Richard Withenberg hopes that an innovative tool resembling a wristwatch will give him insight about what happens to him while he’s sleeping.
"I’d get up every two hours, and that would wake her up," Withenberg said. "But what’s strange is — even though I don’t have the shakes during the day, like most patients with Parkinson’s — what my wife tells me is when I sleep, I have some movement. This was something I was not aware of."
Tracking the Disease
To learn more about the presence and fluctuation of Parkinson’s symptoms, a Cedars-Sinai research team developed the Personal KinetiGraph (PKG) data logger, which tracks the movements of Parkinson’s patients every two minutes over six to 10 days.
The data enable neurologists to generate reports showing the fluctuations of symptoms throughout the day and also when patients take their medication.
The U.S. Food and Drug Administration cleared the device in late 2014, and Michele Tagliati, MD, director of the Movement Disorders Program, and Echo Tan, MD, launched a 60-patient clinical trial to study its effectiveness.
Michele Tagliati, MD, describes how the PKG device works.
One of the biggest challenges neurologists face when managing Parkinson’s patients is making treatment decisions based on brief patient interactions and subjective reports about symptoms. "We get to see our patients three or four times a year, max," Tan said. "They have to take the last four months and condense it into a few sentences."
The PKG could improve the quality of life for patients with the disease and better inform neurologists who treat them. "It’s virtually impossible to make a well-informed treatment plan based on how patients feel they have been doing in the last three months, because often they don’t remember," Tagliati said. "The PKG device provides a quantitative way to monitor and understand the fluctuations of movements in our patients when they are not in the office."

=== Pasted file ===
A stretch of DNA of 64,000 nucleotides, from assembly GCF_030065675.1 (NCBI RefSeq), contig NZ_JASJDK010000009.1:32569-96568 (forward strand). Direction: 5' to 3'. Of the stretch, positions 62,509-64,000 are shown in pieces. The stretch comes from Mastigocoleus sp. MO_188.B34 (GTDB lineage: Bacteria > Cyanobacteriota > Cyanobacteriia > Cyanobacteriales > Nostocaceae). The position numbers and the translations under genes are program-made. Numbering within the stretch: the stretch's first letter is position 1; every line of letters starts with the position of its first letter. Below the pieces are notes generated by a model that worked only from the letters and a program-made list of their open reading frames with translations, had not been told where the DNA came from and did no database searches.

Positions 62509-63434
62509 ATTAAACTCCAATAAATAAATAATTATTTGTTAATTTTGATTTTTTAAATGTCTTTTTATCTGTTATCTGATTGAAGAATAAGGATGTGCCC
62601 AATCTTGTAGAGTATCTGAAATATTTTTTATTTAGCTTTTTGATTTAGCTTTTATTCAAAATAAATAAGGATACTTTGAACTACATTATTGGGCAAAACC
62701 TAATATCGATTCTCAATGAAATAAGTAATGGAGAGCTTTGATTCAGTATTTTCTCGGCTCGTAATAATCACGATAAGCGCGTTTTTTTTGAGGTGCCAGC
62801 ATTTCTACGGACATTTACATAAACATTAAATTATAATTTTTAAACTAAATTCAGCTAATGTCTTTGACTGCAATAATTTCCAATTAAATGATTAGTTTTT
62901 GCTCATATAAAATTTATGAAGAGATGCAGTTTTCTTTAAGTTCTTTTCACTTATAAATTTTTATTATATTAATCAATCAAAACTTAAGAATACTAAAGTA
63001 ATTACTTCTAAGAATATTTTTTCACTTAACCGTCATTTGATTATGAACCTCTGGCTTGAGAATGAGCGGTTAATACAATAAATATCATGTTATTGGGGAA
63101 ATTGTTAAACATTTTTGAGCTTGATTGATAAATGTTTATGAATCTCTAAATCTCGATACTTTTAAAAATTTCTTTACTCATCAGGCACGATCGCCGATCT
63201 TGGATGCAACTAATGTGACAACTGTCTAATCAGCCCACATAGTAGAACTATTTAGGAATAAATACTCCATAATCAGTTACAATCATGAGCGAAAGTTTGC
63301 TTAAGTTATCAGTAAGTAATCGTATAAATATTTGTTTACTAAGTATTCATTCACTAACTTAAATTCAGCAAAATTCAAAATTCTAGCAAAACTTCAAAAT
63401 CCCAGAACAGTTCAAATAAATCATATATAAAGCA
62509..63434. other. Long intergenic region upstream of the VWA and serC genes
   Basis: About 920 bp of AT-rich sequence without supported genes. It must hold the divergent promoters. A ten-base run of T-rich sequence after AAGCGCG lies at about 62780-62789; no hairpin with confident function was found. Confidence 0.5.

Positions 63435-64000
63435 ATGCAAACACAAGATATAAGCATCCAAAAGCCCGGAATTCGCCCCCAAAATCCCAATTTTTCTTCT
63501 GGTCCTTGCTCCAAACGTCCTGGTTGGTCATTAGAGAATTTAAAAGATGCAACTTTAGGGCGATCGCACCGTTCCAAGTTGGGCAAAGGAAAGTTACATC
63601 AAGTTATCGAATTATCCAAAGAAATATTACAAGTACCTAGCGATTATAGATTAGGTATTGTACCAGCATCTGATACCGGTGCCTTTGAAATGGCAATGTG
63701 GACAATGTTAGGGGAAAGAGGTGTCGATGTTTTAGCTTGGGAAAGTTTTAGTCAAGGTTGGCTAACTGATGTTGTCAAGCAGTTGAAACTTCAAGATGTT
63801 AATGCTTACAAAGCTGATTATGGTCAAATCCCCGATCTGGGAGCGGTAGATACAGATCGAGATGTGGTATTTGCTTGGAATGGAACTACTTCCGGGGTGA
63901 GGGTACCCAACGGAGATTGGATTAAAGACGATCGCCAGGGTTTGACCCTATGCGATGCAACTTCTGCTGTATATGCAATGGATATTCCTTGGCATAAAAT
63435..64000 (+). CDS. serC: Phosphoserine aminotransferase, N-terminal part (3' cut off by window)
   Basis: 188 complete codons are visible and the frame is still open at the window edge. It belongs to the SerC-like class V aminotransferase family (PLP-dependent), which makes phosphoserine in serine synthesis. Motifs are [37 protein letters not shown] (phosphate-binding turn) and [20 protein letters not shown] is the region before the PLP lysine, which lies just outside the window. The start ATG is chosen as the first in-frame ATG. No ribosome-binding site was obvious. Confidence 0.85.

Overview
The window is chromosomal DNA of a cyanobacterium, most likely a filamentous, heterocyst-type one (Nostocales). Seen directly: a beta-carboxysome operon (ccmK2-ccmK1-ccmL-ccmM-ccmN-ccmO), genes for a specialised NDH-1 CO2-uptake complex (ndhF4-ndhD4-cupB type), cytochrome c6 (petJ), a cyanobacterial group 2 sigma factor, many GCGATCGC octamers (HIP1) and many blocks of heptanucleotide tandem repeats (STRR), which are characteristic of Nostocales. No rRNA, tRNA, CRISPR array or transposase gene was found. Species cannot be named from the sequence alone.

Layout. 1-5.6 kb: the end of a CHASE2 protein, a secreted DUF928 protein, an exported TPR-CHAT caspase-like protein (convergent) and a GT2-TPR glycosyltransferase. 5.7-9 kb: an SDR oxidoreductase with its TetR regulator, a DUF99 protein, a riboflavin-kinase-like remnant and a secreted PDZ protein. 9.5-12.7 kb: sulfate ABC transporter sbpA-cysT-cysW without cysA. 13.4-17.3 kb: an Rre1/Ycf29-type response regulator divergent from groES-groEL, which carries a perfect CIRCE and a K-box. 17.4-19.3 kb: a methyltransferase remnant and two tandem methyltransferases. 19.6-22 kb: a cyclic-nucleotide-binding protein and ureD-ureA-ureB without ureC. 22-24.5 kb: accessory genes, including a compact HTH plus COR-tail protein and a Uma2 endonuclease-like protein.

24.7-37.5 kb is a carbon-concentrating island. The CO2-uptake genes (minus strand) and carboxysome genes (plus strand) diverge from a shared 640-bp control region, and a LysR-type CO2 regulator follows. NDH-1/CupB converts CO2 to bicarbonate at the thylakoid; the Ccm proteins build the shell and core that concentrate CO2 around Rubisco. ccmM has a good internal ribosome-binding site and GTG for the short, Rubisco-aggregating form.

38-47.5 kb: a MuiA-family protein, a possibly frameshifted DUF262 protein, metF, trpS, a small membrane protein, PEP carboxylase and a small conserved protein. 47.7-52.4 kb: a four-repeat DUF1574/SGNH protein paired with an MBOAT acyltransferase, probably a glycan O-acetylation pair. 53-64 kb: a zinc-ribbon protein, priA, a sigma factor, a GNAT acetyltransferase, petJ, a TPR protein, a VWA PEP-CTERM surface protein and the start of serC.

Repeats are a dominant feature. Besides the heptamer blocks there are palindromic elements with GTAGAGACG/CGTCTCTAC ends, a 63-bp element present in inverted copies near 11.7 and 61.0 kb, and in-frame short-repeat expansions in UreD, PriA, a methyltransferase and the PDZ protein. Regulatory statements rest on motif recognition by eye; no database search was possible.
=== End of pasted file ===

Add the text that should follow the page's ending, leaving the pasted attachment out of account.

The study includes patients at all stages of the disease. One of them, 74-year-old Robert Yelin, was among the first Parkinson’s patients in the U.S. to use the device. He credits it with providing Tagliati with an accurate log of his fluctuations.
"It makes it more objective, as opposed to subjective," Yelin said. "Like the pain scale, for example. They ask you to rate your pain on a scale of zero to 10, but my five might be your nine, or my five might be your one."
Parkinson’s disease is a brain disorder that affects the ability to control body movements. People with the disease often continue careers and lives for years. Effectively managing therapies is key to maintaining their health.
Tagliati said such information can enhance doctors’ understanding of the nature and progression of the brain disorder, which affects 60,000 new people each year. "This technology could help us as physicians better inform our patients of treatment options, such as when to have an aggressive therapy, like deep brain stimulation," Tagliati said. "A more refined approach to treating the symptoms of the disease will ultimately lead to a better quality of life for our patients."
Tan said the preliminary findings have been valuable. She recalled one patient who said his medication stopped working after three hours, even though the report generated by the PKG showed that the drug hadn’t worked at all. The information prompted Tan to change the patient’s prescription.
"It’s been very helpful by showing me what the patient is trying to describe," Tan said.